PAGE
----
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War and poverty force Gulzar, a young tourist boatman, to run away from Kashmir with his best friend. But a military crackdown derails their escape, and they become trapped in Gulzar's lake village. Waiting for conditions to change, they discover a mysterious woman, braving the curfew to research the dying lake. As Gulzar falls for her, rivalry and jealousy threaten his boyhood friendship and their plans of escape. Gulzar must choose between a new life and a new love. The first film set in the endangered lake communities of Kashmir, Valley of Saints blends fiction and documentary to bring audiences inside this unique world. Written by
Dazzling cinematography showcases an enigmatic Kashmir but romance plot between the principals, kind of fizzles
The story behind the making of 'Valley of Saints', Musa Syeed's drama filmed in the disputed Indian territory of Kashmir, is probably more interesting than the film itself. Syeed is American born but his parents hail from Kashmir. Syeed went to Kashmir in 2009 to research the culture and see if he could come up with material for a screenplay.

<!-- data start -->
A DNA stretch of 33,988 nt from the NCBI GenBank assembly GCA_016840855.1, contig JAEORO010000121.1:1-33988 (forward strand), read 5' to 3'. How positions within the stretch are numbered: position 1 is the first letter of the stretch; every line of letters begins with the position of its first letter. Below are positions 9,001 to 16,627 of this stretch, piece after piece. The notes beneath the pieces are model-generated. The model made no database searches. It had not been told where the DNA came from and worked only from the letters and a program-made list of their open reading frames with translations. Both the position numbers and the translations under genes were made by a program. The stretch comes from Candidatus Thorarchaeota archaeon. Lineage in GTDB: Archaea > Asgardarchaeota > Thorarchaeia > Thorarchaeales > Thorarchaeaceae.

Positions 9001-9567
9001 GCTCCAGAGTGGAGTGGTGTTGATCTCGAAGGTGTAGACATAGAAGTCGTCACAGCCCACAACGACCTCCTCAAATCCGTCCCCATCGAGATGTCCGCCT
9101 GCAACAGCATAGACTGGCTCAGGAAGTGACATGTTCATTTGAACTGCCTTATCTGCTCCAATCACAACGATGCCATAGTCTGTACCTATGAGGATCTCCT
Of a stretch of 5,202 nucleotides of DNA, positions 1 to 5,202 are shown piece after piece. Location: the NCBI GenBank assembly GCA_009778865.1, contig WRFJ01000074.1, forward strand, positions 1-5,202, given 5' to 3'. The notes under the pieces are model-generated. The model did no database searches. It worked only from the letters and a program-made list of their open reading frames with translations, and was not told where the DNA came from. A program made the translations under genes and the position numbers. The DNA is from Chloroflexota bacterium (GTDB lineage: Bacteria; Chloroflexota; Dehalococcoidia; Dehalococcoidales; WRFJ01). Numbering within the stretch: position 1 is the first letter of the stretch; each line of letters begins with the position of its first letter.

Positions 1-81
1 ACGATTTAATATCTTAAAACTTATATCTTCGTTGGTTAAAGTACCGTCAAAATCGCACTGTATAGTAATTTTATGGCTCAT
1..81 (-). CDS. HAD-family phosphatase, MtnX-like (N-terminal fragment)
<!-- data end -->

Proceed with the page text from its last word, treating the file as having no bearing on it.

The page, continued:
His original story featured an older male protagonist but he ended up meeting a younger man, a tourist boatman native to the area of Lake Dal in Kashmir, by the name of Gulzar. This happy-go-lucky fellow seemed to be perfect for the part, so Syeed re-wrote the script in a very short period of time, featuring Gulzar as the protagonist. He paired him up with another fellow, Afzal, well known to the denizens of Lake Dal as a community activist and journalist of sorts. Gulzar and Afzal appeared to have great chemistry together, so their relationship initially became the focus of the story.